NASA is providing additional funding to a number of projects like the Innovative Advanced Concepts (NIAC) program where out-of-box ideas are entertained. Many proposals like instant landing pads for the Artemis mission on the moon, exploring Europa’s subsurface ocean, or using antimatter to slow down interstellar spacecraft en route to exoplanet Proxima Centauri b are mentioned as a means to get funding for the projects.
While there are amazing, high-concept projects ideas, an intriguing one has been presented by roboticist Saptarshi Bandyopadhyay who wants to build a telescope on the far side of the Moon, inside a natural crater of the moon. He named it the Lunar Crater Radio Telescope (LCRT). NASA has provided funding for it so that it can reach Phase 1. If the proposal remains convincing, it can advance to the 2nd Phase. The third phase is the final one.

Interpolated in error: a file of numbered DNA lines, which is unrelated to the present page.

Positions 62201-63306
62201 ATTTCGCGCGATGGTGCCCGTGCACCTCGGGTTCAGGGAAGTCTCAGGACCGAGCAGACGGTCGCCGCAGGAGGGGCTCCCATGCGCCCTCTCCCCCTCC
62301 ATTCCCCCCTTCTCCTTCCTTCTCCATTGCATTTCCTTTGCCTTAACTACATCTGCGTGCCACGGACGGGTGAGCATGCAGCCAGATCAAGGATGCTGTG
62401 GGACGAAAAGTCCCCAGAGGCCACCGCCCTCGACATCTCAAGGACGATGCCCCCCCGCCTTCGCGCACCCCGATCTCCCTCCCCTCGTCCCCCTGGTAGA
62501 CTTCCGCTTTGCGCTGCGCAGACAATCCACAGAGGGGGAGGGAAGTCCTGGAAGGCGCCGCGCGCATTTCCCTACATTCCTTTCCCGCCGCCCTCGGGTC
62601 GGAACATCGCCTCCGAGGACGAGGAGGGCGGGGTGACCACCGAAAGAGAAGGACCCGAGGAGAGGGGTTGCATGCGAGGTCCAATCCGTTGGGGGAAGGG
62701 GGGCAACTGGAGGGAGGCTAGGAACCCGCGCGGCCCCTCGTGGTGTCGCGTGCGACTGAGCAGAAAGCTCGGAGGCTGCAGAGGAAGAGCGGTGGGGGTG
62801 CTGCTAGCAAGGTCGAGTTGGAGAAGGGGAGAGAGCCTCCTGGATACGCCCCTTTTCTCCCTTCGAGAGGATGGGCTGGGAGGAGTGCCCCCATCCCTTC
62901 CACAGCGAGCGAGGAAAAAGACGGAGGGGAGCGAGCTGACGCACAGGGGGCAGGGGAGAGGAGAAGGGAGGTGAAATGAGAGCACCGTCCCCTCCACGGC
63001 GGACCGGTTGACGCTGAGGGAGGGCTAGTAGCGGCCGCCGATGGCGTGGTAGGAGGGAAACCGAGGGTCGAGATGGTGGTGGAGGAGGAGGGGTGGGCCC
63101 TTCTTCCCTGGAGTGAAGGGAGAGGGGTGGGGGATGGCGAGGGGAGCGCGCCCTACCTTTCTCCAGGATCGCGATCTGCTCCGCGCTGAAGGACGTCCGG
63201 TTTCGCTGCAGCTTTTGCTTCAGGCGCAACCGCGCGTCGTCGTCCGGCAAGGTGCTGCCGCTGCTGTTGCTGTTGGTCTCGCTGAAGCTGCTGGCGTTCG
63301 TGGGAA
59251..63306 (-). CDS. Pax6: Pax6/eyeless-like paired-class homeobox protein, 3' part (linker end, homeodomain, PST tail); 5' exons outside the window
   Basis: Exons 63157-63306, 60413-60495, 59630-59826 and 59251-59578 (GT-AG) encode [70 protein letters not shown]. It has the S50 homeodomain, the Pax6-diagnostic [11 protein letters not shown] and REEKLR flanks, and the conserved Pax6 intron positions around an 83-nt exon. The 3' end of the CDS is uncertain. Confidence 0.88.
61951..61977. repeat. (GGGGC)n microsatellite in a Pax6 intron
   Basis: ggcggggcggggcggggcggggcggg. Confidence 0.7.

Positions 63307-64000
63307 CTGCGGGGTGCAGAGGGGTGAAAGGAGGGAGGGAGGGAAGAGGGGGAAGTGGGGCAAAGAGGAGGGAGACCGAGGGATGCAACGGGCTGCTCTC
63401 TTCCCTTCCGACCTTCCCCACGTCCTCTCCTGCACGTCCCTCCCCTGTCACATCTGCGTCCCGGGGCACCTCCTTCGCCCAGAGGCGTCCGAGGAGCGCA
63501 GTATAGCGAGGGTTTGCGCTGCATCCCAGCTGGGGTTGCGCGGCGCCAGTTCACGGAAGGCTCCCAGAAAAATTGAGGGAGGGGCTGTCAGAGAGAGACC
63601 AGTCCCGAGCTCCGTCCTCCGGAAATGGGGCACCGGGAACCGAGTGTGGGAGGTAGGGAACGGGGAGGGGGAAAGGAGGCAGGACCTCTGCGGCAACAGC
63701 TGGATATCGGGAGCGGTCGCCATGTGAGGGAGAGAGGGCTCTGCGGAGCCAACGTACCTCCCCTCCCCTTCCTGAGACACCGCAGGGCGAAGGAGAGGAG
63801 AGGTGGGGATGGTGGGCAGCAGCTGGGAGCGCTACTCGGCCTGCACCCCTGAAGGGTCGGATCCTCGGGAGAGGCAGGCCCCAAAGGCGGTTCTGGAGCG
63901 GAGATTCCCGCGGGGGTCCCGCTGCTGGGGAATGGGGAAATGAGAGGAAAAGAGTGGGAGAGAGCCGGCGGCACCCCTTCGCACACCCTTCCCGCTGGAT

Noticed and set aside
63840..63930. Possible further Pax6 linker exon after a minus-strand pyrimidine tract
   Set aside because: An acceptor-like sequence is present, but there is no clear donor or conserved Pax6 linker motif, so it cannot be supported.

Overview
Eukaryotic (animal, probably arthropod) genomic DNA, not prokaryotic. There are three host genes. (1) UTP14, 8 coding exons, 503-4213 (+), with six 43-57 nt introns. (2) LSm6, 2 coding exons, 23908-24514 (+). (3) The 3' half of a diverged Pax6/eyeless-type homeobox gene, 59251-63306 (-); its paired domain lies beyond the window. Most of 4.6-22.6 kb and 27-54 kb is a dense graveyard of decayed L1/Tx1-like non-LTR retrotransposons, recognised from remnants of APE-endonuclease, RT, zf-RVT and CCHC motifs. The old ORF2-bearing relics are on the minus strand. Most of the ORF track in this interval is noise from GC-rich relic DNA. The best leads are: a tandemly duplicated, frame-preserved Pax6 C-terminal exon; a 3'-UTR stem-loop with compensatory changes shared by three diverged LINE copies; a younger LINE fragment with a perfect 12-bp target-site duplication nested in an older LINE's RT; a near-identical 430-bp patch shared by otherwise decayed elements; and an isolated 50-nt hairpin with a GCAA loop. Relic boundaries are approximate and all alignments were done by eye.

According to Saptarshi Bandyopadhyay, “The objective of NIAC Phase 1 is to study the feasibility of the LCRT concept. During Phase 1, we will mostly be focusing on the mechanical design of LCRT, searching for suitable craters on the Moon, and comparing the performance of LCRT against other ideas that have been proposed in the literature.”
The LCRT would be an ultra-long-wavelength radio telescope that might look like a Deathstar and it can capture very weak signals traveling through space. Earth-based stations can’t observe wavelengths which go greater than 10 meters or with frequencies that are below 30MHz. These signals get reflected by the ionosphere of the Earth. Plus, satellites orbiting the Earth pick up these signals and so, reading them can be a difficulty.
This lunar telescope can be a great way to intercept wavelengths without interruption from the ionosphere. It can be another giant leap for mankind.